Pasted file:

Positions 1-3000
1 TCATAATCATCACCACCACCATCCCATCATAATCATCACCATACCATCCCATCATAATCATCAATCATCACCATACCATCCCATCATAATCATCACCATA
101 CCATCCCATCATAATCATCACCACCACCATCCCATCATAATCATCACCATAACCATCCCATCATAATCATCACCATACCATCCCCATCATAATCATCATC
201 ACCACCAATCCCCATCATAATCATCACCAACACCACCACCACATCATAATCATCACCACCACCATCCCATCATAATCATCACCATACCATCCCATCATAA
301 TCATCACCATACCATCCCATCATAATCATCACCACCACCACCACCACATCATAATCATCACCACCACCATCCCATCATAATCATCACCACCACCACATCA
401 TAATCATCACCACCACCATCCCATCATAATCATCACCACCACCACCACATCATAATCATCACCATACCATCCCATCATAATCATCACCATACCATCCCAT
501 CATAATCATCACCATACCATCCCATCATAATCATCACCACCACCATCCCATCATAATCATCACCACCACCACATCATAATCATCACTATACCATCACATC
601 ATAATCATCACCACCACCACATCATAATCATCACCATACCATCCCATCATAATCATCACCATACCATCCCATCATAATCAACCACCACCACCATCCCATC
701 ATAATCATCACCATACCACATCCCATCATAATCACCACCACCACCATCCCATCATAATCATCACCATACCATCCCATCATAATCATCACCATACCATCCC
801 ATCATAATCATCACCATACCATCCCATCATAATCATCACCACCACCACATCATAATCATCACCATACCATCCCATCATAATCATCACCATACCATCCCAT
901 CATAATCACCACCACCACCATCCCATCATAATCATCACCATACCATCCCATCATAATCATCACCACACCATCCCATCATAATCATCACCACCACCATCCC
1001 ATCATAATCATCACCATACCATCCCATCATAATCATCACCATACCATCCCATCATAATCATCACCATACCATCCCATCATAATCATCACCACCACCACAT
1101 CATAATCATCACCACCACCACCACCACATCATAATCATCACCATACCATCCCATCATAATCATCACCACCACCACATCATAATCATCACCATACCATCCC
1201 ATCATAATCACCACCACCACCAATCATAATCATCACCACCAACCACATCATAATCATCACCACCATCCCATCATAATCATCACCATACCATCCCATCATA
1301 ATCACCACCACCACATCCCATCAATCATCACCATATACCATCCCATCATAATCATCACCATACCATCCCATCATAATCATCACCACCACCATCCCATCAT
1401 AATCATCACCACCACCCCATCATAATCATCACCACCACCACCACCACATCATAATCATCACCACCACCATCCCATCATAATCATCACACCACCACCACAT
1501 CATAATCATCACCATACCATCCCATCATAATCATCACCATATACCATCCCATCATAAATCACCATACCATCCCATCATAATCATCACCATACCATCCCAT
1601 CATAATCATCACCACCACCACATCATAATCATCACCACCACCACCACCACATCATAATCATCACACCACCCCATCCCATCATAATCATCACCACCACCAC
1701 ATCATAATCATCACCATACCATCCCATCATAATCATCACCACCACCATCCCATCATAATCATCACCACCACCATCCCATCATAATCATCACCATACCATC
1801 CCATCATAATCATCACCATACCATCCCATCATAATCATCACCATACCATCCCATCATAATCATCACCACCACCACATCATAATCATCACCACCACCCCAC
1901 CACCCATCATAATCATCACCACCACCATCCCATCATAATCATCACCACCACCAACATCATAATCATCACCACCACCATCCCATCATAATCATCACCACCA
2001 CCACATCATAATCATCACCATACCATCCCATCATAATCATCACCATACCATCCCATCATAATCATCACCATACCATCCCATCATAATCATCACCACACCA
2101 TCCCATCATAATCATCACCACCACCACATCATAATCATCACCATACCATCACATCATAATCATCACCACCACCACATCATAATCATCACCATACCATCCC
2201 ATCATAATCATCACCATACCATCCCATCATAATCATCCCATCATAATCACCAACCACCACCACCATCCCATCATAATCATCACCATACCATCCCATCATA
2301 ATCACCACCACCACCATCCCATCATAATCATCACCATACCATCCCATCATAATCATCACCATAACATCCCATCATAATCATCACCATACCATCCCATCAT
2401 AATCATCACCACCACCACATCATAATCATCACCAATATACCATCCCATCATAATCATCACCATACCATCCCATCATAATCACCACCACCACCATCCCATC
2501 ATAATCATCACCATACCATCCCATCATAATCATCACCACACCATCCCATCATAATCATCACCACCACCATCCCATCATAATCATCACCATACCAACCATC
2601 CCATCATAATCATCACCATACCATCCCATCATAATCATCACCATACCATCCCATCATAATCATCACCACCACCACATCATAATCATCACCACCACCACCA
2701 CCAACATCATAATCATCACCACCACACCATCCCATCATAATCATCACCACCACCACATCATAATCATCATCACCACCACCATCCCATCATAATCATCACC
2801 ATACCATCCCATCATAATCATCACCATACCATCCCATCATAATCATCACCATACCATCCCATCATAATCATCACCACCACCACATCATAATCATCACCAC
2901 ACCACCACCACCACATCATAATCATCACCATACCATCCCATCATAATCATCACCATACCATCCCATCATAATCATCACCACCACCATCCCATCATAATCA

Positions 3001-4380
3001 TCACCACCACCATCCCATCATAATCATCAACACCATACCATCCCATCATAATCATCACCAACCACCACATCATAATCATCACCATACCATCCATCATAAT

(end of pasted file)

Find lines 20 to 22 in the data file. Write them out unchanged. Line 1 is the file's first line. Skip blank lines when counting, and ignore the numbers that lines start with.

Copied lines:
1801 CCATCATAATCATCACCATACCATCCCATCATAATCATCACCATACCATCCCATCATAATCATCACCACCACCACATCATAATCATCACCACCACCCCAC
1901 CACCCATCATAATCATCACCACCACCATCCCATCATAATCATCACCACCACCAACATCATAATCATCACCACCACCATCCCATCATAATCATCACCACCA
2001 CCACATCATAATCATCACCATACCATCCCATCATAATCATCACCATACCATCCCATCATAATCATCACCATACCATCCCATCATAATCATCACCACACCA